AS 2021 begins, there are few signs that New Delhi is willing to change its tried, tested and failed methods in India-held Kashmir. Yet New Delhi’s attempts to militarily subdue the Kashmiris and make them renounce their desire for freedom and dignity are bound to fail; despite the passage of over a year since India revoked the disputed region’s autonomous status, the people of IHK have yet to accept this illegal move. However, the Indian establishment continues to employ brutal methods to crush the Kashmiri spirit, as was witnessed during a dubious recent ‘encounter’.
As per reports, three youths were gunned down by Indian forces on Tuesday after they were cornered inside a home. While the occupied region’s police say two of the victims were “hardcore associates of terrorists”, the families dispute this. Among the victims were two students said to be on their way to Srinagar for tutoring.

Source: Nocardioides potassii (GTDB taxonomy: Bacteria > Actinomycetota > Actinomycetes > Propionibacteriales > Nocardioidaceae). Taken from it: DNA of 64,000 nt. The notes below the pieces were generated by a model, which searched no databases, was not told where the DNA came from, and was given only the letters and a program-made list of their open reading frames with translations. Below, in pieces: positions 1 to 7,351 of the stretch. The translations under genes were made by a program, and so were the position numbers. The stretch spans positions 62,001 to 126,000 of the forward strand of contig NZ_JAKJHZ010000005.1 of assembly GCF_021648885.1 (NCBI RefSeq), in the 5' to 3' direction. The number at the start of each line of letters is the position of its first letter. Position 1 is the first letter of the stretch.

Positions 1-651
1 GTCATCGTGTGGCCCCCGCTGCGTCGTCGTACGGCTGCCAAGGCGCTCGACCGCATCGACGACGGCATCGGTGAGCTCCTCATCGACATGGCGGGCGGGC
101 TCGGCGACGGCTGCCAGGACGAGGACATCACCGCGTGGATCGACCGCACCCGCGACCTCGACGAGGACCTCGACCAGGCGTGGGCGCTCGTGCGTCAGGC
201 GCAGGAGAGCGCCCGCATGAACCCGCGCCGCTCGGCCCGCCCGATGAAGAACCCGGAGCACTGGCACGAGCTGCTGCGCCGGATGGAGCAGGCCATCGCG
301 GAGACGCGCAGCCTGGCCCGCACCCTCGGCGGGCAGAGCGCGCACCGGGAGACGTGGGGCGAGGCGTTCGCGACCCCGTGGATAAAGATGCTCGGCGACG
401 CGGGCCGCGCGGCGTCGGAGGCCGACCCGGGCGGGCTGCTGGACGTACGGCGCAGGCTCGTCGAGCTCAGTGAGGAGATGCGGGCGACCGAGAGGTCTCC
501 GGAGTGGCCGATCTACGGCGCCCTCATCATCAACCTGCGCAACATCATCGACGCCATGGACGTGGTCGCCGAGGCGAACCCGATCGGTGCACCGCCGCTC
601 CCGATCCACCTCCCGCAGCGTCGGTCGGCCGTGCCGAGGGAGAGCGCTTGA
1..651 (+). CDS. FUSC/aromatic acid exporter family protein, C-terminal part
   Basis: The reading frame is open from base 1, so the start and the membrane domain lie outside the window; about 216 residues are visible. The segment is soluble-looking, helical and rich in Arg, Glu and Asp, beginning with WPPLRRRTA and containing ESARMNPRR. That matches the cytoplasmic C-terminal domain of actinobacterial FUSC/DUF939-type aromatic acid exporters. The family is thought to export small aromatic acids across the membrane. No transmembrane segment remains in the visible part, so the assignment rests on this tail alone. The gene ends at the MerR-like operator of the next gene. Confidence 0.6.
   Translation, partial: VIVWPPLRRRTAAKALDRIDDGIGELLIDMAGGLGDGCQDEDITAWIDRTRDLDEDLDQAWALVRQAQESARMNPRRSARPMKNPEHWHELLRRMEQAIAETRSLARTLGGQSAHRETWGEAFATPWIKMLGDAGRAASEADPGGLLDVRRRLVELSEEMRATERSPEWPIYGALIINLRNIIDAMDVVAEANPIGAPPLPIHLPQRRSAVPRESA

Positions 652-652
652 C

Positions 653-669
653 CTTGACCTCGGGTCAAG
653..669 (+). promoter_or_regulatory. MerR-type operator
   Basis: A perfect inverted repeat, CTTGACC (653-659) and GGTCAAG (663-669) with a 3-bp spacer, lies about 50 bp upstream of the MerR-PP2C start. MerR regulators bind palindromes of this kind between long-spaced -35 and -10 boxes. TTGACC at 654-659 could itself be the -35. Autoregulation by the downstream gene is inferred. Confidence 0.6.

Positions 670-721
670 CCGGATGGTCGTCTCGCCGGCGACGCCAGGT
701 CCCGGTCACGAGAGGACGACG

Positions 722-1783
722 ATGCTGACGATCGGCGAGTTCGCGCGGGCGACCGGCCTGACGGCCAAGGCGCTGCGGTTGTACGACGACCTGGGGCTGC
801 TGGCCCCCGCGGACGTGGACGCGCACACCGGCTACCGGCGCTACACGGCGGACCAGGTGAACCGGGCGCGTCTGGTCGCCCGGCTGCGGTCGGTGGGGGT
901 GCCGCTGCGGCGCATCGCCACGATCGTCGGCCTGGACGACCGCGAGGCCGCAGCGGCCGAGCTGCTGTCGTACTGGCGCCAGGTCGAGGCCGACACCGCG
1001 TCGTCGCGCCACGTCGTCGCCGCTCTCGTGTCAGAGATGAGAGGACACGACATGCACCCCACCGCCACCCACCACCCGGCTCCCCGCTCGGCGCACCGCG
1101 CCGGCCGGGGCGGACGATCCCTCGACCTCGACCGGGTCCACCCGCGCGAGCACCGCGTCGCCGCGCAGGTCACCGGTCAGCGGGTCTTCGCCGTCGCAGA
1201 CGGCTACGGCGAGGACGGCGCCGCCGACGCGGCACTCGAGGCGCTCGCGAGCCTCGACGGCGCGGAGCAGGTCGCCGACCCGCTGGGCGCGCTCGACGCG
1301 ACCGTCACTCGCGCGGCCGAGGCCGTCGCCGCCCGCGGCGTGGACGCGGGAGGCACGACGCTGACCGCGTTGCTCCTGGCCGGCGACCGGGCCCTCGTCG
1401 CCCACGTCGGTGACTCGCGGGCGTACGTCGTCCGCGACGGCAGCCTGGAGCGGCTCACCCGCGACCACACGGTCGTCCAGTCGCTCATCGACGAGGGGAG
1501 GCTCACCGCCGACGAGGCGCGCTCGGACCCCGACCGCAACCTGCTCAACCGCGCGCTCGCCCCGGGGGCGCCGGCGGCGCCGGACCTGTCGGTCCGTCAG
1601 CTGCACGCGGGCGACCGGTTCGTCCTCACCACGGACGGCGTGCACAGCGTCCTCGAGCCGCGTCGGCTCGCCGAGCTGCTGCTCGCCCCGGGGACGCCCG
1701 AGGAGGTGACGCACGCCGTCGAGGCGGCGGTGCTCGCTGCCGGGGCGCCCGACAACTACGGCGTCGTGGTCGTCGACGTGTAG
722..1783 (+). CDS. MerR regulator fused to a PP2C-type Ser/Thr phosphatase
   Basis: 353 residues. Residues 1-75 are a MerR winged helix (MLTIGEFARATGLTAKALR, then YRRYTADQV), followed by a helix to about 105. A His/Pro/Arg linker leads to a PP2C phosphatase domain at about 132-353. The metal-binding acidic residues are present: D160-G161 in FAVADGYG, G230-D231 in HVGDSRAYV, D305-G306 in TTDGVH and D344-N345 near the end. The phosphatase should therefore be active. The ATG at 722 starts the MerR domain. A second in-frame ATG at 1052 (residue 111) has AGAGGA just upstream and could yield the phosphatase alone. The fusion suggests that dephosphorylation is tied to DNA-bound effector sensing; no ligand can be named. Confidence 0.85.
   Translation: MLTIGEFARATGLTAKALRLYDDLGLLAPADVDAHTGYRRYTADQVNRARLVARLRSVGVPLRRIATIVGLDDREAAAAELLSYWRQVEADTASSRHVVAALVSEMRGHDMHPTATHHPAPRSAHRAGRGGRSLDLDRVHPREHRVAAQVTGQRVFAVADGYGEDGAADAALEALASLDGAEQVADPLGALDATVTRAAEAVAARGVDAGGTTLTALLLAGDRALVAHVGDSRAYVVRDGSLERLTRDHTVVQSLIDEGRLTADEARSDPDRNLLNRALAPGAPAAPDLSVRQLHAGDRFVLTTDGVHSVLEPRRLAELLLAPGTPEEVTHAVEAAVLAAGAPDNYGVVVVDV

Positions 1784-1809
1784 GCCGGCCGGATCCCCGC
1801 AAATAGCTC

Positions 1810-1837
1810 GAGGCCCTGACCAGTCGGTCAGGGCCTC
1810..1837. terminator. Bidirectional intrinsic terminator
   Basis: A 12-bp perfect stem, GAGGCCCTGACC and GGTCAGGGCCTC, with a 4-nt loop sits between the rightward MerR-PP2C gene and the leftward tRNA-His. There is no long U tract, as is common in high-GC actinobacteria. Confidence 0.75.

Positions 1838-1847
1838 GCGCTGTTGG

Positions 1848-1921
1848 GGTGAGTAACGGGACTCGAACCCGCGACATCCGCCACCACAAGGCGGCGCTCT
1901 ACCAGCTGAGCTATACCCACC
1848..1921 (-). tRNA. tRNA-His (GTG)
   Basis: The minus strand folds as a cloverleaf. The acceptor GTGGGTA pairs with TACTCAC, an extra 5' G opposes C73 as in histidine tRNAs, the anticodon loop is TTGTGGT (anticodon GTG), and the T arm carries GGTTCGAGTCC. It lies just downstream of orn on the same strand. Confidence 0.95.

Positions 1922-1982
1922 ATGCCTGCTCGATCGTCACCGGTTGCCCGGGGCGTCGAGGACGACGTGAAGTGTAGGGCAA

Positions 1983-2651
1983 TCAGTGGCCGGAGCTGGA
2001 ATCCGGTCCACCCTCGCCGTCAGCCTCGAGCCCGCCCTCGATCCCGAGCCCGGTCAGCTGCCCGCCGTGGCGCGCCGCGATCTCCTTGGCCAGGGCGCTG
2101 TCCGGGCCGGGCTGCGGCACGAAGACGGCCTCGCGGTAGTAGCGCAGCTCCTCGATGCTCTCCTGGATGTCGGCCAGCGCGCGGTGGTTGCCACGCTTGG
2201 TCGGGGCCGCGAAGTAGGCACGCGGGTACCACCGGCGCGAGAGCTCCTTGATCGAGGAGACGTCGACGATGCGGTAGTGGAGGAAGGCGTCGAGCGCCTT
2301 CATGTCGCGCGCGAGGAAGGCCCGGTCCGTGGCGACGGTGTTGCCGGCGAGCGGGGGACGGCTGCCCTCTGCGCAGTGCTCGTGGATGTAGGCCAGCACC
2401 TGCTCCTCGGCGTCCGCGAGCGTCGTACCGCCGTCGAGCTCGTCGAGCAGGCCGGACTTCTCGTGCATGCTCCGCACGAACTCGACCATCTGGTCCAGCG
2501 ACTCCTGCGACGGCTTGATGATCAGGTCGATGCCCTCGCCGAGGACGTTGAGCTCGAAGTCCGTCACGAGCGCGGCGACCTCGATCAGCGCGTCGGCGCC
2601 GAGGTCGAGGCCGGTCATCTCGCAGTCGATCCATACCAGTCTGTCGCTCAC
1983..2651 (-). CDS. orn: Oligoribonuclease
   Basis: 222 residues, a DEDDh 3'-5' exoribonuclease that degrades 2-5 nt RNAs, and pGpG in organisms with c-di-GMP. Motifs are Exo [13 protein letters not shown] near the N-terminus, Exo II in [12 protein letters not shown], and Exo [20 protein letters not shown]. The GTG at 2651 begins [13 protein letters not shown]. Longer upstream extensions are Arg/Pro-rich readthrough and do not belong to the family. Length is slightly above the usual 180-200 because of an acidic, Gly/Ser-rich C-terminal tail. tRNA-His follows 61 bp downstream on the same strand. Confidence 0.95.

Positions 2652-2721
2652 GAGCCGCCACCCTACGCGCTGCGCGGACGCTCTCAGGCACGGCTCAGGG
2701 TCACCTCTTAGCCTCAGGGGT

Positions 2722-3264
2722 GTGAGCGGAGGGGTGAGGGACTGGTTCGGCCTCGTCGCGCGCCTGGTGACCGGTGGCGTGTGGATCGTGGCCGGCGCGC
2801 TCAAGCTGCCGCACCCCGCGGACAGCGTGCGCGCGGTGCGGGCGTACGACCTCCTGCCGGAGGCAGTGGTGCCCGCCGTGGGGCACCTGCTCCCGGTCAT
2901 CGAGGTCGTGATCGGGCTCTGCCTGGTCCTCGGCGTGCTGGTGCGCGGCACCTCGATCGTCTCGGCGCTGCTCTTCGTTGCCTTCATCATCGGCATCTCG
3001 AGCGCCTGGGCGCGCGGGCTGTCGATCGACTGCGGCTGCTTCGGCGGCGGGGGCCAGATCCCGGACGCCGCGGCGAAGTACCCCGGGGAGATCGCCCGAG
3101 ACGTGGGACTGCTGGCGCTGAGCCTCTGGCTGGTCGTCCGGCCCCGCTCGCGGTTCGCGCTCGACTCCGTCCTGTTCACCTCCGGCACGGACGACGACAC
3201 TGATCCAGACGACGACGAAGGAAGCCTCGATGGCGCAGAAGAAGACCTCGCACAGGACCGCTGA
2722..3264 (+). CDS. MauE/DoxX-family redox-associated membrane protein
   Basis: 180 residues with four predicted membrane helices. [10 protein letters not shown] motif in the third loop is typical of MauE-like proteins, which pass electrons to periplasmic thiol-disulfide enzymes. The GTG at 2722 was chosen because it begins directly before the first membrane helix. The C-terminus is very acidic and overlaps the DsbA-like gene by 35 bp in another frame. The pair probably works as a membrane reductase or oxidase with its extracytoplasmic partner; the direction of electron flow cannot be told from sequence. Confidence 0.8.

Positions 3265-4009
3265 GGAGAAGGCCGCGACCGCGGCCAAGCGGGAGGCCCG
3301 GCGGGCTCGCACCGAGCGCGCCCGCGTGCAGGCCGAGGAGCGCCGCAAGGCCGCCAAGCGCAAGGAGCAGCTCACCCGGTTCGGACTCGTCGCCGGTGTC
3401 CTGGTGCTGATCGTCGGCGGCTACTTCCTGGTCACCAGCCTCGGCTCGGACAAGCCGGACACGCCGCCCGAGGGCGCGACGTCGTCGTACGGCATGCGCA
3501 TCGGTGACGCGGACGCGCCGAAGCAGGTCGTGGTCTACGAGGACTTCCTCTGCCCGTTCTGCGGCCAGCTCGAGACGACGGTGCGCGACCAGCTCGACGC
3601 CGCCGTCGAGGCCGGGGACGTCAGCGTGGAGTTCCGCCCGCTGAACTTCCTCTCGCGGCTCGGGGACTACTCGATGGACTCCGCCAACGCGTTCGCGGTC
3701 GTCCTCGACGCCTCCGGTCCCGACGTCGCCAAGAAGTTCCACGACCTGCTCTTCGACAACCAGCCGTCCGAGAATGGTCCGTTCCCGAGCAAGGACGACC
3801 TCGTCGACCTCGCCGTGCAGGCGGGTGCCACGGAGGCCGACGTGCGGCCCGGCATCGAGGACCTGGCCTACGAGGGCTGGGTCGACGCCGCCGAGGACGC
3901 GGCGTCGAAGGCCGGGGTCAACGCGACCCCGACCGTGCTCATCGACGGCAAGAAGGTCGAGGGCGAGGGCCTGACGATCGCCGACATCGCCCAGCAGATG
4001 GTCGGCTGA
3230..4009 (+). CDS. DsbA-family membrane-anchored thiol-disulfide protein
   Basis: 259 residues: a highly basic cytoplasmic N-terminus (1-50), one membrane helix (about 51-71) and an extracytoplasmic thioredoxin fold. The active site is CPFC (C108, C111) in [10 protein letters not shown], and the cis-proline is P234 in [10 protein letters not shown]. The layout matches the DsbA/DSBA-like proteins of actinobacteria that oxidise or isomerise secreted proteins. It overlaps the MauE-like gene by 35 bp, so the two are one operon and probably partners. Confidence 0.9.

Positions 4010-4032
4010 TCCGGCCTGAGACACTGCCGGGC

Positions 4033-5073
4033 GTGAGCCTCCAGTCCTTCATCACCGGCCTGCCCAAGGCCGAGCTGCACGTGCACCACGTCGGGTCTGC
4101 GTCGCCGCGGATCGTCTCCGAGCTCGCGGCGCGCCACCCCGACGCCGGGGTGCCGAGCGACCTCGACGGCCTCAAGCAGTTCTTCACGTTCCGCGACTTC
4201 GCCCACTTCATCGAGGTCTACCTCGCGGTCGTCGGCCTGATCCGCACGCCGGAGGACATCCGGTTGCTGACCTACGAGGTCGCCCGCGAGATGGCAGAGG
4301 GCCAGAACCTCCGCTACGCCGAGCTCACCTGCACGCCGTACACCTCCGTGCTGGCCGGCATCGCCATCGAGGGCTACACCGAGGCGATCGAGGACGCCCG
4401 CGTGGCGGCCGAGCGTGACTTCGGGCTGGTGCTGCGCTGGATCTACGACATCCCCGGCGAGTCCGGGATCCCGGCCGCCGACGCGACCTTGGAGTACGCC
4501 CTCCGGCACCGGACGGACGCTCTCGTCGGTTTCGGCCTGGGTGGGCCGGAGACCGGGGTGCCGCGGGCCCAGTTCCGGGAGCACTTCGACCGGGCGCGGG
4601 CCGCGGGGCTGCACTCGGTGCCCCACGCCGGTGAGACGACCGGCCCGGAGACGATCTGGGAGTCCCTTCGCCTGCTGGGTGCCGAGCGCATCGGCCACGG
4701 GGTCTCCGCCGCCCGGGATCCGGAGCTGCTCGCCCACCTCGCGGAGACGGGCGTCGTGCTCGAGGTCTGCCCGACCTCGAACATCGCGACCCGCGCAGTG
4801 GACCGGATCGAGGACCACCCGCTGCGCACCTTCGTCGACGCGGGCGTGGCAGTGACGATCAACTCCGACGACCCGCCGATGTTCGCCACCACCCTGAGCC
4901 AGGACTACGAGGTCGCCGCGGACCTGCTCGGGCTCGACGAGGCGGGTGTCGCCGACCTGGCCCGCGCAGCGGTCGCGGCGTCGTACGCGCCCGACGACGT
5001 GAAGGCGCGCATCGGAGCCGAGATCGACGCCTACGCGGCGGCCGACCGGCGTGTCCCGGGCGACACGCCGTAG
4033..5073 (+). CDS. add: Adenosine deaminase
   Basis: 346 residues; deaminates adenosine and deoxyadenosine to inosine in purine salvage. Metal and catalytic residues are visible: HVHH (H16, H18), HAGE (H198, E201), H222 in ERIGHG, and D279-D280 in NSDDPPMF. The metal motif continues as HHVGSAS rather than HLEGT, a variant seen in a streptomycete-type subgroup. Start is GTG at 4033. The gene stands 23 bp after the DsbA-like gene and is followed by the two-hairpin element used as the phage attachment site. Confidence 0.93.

Unfortunately, it seems that due process does not matter for much in the held region, as New Delhi’s armed enforcers are free to kill whomever they choose. The incident bears a grim resemblance to an episode that occurred last July, when three labourers were killed. Then also Indian forces had claimed weapons had been found on the victims. However, this lie was recently exposed when an Indian army officer and two others were charged with planting weapons on the bodies.
It appears that the right-wing BJP-led government in New Delhi is aping the tactics the Israelis use against the Palestinians. In occupied Palestine, too, an armed-to-the-teeth military machine uses unrestrained force against a dispossessed population fighting for its rights, often murdering children and women in the process. Yet sadly, some of the most powerful actors on the world stage shield both Israel and India against criticism of such blatant rights abuses, and instead, tout their ‘democratic’ credentials. This hypocrisy must end.

 

 

Amnesty extension